High & Dry in Lansdowne!

Sometime in the first decade of this millennium, this southerner took up his first posting to Naval Headquarters, Delhi. After the initial hiccups, we settled down respectably in a rented house at Sector 28, Arun Vihar, Noida. The high point of my working life those days was the air-conditioned army bus service from Noida to Sena Bhavan.

For the first timer, Delhi offers a bouquet of weekend destinations. Majestic Shivalik hills, Kasauli, Shimla, Nainital, Kullu Manali– all this & more just a few hours drive away. IHQ MoD (Navy)’s 5-day routine allowed two days every week for officers to regain their sanity. The army bus service was a rich resource for holiday stories & travel planning.

Wanderlust soon crept up on us. With some basic inter-service coordination, we were able to do Shimla & Nainital. The maiden visit to hills, stay at ARTRAC mess at Shimla & Indian Army’s holiday home in Nainital left my ‘2+2’ family outfit gasping “yeh dil maange more!

Indian Army’s guest rooms & their “mehman nawazi” (hospitality) has to be seen to be believed. Coming from the navy, we knew no naval facilities north of Kotah House on Shahjahan Road. Spouse M had taken a particular liking to army “facilities” by then. Weekend getaways beckoned.

Not all fauji messes or holiday homes are equal. Location is important. Some are booked months in advance; especially the ones in the hills or next to beaches. The Garhwal Rifles Regimental Centre (GRRC) at Lansdowne in Pauri Garhwal district of Uttarakhand is one such exceptional centre (that also houses a holiday home).

After a few trips where “acco” could be easily “managed”, I turned complacent. On a whim, I proposed a Saturday morning drive out to Lansdowne. It was quickly accepted by M & the boys. Bags were packed, our Maruti was fuelled & loaded for a pre-dawn cross-border strike. Excitement was high. Spouse M is a big Ruskin Bond fan, just as I was of John Denver in childhood. “Country roads, take me home, to the place I belong” was the predominant sentiment. Except that we belonged to the plains of Kerala but were pining for a Garhwali “mountain momma”.

There was a small problem. I had no “booking”. In aviation parlance, it was a flight plan without ATC clearance. As we drove out of Noida, M raised the obvious question: “do we have acco?”. I smiled smugly: “NO“. There was hardly a murmur from the rear seat; the boys had fallen asleep. M wasn’t impressed, but her trust in my ability to “manage” had recently been burnished with some great getaways.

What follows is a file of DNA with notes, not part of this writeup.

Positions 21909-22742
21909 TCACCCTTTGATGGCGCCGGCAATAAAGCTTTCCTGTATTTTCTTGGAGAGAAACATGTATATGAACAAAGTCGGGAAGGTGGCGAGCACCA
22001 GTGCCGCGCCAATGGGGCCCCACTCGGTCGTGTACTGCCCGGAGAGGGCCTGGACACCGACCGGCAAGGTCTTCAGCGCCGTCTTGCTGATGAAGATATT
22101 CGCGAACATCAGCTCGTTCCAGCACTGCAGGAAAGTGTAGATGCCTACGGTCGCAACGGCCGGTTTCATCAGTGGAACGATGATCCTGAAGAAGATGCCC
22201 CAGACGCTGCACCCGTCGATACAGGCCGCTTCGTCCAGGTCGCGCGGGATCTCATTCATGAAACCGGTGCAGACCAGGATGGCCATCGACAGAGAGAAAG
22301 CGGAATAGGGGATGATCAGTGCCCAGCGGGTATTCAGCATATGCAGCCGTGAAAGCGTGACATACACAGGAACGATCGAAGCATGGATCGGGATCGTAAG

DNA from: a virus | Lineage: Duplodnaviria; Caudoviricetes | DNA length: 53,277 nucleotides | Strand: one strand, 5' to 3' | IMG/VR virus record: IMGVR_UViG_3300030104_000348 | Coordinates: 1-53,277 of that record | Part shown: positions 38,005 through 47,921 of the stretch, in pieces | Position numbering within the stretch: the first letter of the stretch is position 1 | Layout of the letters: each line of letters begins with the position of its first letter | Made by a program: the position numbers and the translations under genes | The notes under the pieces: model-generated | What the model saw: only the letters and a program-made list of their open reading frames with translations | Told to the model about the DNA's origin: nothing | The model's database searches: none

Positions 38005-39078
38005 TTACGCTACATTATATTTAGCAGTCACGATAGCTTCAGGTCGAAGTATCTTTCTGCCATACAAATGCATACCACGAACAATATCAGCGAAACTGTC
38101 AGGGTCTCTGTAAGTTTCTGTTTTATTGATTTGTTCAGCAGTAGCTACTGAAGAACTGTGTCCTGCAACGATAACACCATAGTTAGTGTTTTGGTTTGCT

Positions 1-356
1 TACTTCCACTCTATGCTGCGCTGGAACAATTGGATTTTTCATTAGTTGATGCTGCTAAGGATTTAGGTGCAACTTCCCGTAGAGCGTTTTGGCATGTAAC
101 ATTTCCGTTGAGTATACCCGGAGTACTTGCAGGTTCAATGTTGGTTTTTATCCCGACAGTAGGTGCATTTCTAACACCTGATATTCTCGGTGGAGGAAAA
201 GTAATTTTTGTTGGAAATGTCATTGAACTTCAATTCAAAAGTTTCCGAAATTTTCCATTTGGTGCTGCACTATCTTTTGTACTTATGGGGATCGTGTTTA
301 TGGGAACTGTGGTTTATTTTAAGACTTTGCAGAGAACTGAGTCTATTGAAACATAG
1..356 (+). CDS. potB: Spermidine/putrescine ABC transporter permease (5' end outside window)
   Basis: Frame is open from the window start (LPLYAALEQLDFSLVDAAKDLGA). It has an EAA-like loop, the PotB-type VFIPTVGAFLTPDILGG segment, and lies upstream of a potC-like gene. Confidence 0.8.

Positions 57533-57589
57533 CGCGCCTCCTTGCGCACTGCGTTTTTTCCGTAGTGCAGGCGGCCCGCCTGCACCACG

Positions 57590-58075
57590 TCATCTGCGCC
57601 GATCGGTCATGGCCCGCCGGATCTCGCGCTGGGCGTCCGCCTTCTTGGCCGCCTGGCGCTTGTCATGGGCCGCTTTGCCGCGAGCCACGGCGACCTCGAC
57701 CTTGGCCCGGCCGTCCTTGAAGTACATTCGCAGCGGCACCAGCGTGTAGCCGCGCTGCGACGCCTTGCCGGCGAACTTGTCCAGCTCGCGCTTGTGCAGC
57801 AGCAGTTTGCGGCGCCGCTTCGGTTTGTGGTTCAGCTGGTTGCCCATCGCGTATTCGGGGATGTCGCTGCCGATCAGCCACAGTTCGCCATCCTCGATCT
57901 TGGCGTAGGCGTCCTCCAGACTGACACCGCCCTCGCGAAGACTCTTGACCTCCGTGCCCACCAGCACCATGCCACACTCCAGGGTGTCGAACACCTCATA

The car was chewing up miles steadily. “Shouldn’t you check on the acco?, M asked again as we raced past Meerut. “The army never disappoints. It’s called ‘reserves’. They always have something up their sleeve. We’ll manage“, I replied with lamb-like innocence of a naval first-timer in Delhi, generously borrowing phrases from Exercise Trishakti in DSSC (staff college). Apparently, our recent “steel pipe gal gaya” episode had turned “past pain, easily forgotten” in the hypnotic charm of Garhwal Himalayas.

Besides, I have friends in high places“, I added Delhiesque, with an odd coursemate or two on the staff of senior officers in HQ. Some of them were so resourceful they could conjure up guest rooms where none existed.

Well, then about time you dialled a few“, spouse M suggested with the fortitude of a naval wife who has often lent a shoulder to heavy steel trunks while “bhaiyyas” from a sister service did the heavy lifting.

I laughed out loud & dismissed M’s suggestion, whistling a song from Dev Anand’s movie Hum Dono. We were halfway to Lansdowne by the time I considered her suggestion seriously & stopped playing “Guide”. I dialled my best buddy & coursemate — none less than the staff officer to the naval chief. It was a Saturday morning; he picked up the call after four rings.

I explained my situation, underplaying my predicament tactfully like a duck in water. Sandy — the quintessential officer & gentleman — expressed his reservations & sought few minutes to dial his “resources”. His return call a few minutes later brought grim news.